New York—Thanks to a public-private partnership, a 256-unit affordable housing community in Colorado Springs, Colo, will continue to provide housing for low-income families and individuals. Community Development Trust (CDT), a REIT that provides capital for affordable housing preservation and development, and nonprofit affordable housing owner and developer Volunteers of America (VOA), teamed up to recapitalize Summit Apartments, a 30-year-old complex at 2796 Reeve Circle. The Colorado Springs Housing Authority is also a partner in the joint venture.
CDT and VOA plan to preserve the community for families and individuals making 50 to 80 percent of the area median income and to complete a $1.5 million renovation of the property, including kitchen updates, new windows, energy upgrades and new retaining walls.
“The planned improvements at the property are designed to make the property more sustainable and energy efficient and position it for long-term ownership,” Brian Dowling, senior vice president of community investments at CDT, told MHN.
This property is CDT’s first investment in Colorado, which is a market the firm has “been working to get into” and part of its strategy of expanding “in the Mountain West region in general,” Dowling said. “There are many submarkets with stable and steadily growing populations and good employment markets with a need for affordable housing.”
VOA purchased the property in 1993 from Resolution Trust Corp. using financing from the Colorado Housing and Finance Authority.
The two firms mutually selected Summit Apartments as its first joint venture, Dowling told MHN. “Most importantly, (VOA) has had a long history with the property and it has provided high-quality affordable housing in Colorado Springs for many years,” he said, adding that part of CDT’s model “is to work with operating partners with strong experience in regional markets.”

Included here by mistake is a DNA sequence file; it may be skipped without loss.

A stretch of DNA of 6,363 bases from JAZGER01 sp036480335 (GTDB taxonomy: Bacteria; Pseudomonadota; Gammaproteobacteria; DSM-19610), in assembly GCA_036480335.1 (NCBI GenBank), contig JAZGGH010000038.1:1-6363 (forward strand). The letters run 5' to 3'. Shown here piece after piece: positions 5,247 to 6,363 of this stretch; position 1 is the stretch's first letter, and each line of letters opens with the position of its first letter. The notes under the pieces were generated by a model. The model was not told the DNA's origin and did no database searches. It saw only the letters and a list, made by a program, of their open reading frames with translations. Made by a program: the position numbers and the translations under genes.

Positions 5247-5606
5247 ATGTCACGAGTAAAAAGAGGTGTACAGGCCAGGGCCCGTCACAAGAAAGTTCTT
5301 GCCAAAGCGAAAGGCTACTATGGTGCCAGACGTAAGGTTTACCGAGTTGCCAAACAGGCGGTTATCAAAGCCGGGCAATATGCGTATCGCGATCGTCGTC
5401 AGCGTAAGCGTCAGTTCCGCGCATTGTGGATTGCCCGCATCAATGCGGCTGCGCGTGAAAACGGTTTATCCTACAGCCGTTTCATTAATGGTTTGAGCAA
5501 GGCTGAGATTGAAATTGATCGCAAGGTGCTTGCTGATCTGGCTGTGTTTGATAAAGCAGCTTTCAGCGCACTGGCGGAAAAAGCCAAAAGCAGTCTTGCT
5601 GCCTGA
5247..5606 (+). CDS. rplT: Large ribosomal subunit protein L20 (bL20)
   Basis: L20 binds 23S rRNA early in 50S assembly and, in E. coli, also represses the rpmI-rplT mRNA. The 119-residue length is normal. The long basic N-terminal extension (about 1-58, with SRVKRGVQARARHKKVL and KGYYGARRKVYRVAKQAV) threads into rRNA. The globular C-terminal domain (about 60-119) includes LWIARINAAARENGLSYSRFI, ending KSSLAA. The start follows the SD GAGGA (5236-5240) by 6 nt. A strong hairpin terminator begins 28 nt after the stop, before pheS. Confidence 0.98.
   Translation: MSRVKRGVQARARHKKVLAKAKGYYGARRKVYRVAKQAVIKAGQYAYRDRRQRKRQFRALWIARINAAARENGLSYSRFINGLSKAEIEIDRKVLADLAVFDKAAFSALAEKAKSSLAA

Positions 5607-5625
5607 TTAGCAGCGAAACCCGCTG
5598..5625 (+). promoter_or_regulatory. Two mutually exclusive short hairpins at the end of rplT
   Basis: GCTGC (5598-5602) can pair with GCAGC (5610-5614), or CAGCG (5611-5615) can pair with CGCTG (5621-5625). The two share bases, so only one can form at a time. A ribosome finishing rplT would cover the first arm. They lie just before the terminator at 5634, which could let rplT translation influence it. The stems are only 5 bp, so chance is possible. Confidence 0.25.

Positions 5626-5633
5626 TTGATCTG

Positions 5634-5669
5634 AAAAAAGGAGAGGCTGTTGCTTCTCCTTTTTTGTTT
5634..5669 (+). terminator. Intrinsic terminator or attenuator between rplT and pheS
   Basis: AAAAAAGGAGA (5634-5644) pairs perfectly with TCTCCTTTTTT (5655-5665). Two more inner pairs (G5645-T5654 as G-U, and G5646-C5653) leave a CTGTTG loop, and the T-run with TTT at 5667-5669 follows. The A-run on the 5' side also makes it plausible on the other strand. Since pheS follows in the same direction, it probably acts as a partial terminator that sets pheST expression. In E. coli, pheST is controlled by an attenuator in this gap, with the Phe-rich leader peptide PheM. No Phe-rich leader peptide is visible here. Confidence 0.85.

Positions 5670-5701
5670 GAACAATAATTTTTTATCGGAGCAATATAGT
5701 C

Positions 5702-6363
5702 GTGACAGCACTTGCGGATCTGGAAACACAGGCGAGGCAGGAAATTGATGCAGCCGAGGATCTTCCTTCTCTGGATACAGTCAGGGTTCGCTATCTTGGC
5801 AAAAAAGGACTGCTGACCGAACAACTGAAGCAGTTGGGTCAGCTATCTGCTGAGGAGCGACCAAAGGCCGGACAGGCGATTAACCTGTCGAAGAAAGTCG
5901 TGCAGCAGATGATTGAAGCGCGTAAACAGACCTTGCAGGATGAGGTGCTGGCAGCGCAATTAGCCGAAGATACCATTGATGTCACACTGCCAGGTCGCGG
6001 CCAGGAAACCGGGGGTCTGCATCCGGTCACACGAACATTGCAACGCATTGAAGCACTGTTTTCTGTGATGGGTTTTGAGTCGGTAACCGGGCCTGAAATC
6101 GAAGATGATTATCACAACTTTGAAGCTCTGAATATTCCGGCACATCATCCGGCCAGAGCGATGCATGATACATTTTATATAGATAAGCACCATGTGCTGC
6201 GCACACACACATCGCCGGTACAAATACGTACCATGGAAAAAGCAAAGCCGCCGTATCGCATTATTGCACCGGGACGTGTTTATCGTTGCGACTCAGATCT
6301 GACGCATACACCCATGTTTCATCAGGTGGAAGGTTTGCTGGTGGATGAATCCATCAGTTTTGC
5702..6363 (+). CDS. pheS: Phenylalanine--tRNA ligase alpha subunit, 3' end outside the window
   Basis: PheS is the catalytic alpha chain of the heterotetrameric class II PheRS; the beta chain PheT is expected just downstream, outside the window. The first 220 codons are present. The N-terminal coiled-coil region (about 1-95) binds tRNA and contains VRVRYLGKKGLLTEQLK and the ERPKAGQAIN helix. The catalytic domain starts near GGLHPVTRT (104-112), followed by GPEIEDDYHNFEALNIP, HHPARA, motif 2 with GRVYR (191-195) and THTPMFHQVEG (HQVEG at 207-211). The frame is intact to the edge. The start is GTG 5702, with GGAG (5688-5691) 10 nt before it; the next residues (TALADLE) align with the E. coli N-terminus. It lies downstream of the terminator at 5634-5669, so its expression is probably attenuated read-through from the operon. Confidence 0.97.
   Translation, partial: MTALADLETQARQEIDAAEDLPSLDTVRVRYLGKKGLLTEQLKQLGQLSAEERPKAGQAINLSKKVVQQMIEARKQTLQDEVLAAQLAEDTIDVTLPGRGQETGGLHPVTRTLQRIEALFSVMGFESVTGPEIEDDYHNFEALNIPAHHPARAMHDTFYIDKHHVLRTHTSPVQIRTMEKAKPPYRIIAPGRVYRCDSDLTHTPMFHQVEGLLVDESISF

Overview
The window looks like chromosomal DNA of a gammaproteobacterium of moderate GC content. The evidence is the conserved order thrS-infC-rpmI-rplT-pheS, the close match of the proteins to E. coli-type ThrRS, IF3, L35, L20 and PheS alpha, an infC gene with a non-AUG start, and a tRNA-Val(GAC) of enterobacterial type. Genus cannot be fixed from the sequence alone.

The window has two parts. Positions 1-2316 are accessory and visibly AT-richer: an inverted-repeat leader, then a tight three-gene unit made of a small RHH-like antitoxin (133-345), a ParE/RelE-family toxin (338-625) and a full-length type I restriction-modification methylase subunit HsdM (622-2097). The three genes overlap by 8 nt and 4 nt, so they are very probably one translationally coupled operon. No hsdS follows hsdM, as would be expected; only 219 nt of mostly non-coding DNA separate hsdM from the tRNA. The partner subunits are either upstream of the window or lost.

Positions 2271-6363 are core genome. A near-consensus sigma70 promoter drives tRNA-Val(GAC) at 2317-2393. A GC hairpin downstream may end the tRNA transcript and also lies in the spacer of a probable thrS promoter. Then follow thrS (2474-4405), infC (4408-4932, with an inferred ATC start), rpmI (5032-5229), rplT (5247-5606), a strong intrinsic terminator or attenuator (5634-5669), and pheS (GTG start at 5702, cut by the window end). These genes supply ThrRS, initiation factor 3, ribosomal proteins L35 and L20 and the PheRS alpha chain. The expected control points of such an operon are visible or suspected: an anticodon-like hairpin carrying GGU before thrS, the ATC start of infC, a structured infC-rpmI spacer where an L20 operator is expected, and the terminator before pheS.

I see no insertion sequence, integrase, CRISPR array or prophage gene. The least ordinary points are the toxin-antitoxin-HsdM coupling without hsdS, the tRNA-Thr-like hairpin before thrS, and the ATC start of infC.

The Colorado Springs Housing Authority (CSHA) brought the efforts of a public organization into the project, facilitating a tax exemption to the partnership that expanded and extended the level of affordability at the community. Now, 85 percent of units serve families at or below 50 percent of area median income and 15 percent of units are for those at or below 80 percent of AMI.
“As there is a shortage of affordable housing in our community, the preservation of existing affordable units is critical to our goal of providing quality housing for low-moderate income families,” said Chad Wright, executive director of the CSHA. “The ability to create strategic partnerships in the pursuit of this goal is essential. This collaboration exemplifies that approach and will benefit families in Colorado Springs for many years.”
Like many cities, Colorado Springs is facing an affordable housing shortage, and civic leaders there have made accommodating low- to moderate-income families in Colorado Springs and El Paso County a high priority. In the county, about half of renters and a third of homeowners with mortgages are cost- burdened, meaning they spend more than 30 percent of their income on housing, according to an October 2014 affordable housing needs assessment commissioned by city and county leaders.
One approach recommended by that report was to acquire, rehabilitate and preserve its existing affordable housing stock by partnering with a nonprofit developer or entering a limited partnership. This is because the high cost of land and Colorado Springs, increasing construction costs and other factors make it difficult to build new affordable housing.
The partnership in this transaction is an example of a for-profit, nonprofit and public entity collaborating to preserve affordable housing. CDT invested about $2 million in the partnership. CDT and VOA closed on an acquisition bridge loan funded by CDT in June before closing on permanent financing in July. Wells Fargo provided the Freddie Mac financing.
Other recent projects for CDT include its partnership with Jonathan Rose Cos. to preserve a 32-building affordable housing community in Fairfax County, Va.